Cows, Hemp and THC -- Facts not Hype
Headlines in November raced with news that cows exhibited intoxicated behavior after being fed high-THC “hemp silage” by German food risk-assessment researchers.
Headlines in November raced with news that cows exhibited intoxicated behavior after being fed high-THC “hemp silage” by German food risk-assessment researchers. Cows showed “pronounced tongue play, increased yawning, salivation” as well as bloodshot eyes and “careful, occasionally unsteady gait, unusually long standing and abnormal posture,” the study said.
Researchers wanted to see how co-products (silage) from the hemp industry, when fed to lactating cows, might result in milk with high delta-9 THC and other intoxicating cannabinoids.
Reactions to the study published November 4 in Nature magazine dismayed US hemp animal feed advocates.
For decades now, hemp feed supporters have patiently asked the FDA to approve hemp grain for animal feed – grain that has been considered Generally Recognized as Safe (GRAS) for human consumption since the 1990s.
The study stirred up fears of intoxicating THC hidden in dairy products.
But buried by the comic optics evoked by stoned Holstein Friesian dairy cows was the study’s good news: Cows fed up to around half-pound of whole plant hemp “silage A” with very low cannabinoid concentration had “no effect on physiological parameters and health.”
In comparison, researchers concocted a high-THC hemp blend (silage E) with seeds, flower and leaves in levels with “up to 86 times more ∆9-THC” than the amount per kilogram by body weight needed to observe intoxicated behavior in humans! No surprise that these poor bovines showed the health effects they exhibited, researchers concluded.
The study also showed that cows stopped eating the silage E feed after two days–which has been observed in other palatability feed trials. Livestock just don’t like the pungency of terpenes in high-THC hemp.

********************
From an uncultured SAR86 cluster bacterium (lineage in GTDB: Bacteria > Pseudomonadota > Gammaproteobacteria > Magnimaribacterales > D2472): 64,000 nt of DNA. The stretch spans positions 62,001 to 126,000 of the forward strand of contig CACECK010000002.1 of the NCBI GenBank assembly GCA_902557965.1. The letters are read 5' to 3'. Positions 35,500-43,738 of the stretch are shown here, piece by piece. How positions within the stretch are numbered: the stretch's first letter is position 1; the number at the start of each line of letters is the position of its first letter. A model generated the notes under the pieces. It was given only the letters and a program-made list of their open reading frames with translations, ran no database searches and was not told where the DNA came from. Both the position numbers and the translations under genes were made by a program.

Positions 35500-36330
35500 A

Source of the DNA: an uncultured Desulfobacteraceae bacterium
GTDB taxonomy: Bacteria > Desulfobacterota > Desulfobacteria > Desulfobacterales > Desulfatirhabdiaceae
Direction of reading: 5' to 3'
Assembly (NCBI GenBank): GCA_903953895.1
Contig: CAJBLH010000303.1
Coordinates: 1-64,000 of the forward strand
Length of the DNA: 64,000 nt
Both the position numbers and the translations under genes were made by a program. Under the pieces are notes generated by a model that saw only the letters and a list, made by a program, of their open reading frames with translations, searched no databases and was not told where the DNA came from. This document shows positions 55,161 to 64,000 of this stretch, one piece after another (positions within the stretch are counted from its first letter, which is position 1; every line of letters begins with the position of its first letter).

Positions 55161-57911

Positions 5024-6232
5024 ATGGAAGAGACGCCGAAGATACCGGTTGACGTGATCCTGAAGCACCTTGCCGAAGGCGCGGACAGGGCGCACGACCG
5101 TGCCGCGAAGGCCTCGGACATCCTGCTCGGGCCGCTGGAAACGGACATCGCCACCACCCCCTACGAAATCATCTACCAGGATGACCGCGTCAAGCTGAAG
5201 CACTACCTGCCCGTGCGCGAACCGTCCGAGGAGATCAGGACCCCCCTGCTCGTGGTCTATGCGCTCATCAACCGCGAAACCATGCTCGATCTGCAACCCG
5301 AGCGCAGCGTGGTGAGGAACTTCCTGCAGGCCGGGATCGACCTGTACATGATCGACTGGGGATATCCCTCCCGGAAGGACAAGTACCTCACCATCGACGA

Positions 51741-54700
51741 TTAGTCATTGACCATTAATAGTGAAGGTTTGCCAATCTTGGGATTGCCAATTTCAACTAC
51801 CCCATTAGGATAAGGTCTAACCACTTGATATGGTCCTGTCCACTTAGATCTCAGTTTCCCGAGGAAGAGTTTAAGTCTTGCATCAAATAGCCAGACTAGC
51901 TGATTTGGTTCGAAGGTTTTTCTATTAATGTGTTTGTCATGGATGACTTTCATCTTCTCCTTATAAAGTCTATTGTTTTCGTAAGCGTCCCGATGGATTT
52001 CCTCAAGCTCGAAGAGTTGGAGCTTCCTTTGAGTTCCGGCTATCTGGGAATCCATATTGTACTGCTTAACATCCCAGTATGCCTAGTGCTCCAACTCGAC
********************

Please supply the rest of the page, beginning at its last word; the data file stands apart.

So how does this study relate to actual proposals to approve hemp for animal feed?
First of all, this research was not part of a feed trial, but a risk-analysis study. Furthermore, these German researchers used cannabis material with THC levels so high it would not be considered legal hemp in the United States.
Secondly, in the real world, no one wants to feed THC or CBD to cows. Groups such as the Hemp Feed Coalition are pursuing approvals for hemp grain and its derivatives – which show little to no traces of cannabinoids if properly cleaned.
Silage is of interest in the feed campaign, but PanXchange agrees that until we know acceptable tolerance and withdrawal parameters or develop a 0% cannabinoid variety, the FDA will be skeptical of approving plant material ingredients.
Even if silage were approved, would cows eat it?
Feed studies for silage and plant material we’ve seen show that cows fed fiber hemp stalks seemed to actually like it or be indifferent against the control. But cows rejected plant feed from so-called “spent material” or CBD stalks, which have a high hurd percentage and rougher fiber bark.
“I have seen very few articles cause quite a ruckus like this one,” long time hemp animal feed advocate Hunter Buffington of element6 Dynamics wrote in a social media post.
“In my opinion, the goal of this research was to investigate intoxication; reinforced by the fact that the research was conducted by risk-assessment [researchers] and not animal scientists,” Buffington added.
Hemp feed advocates are promoting the parts of the hemp plant – seeds and stalks – that don’t produce intoxicating cannabinoids. Furthermore, even if high-terpene animal feed were being promoted, livestock taste avoidance would make the feed fail.
This study reinforces what we already knew – that non-intoxicating hemp products, especially grain, are not harmful to cows – nor the milk they produce.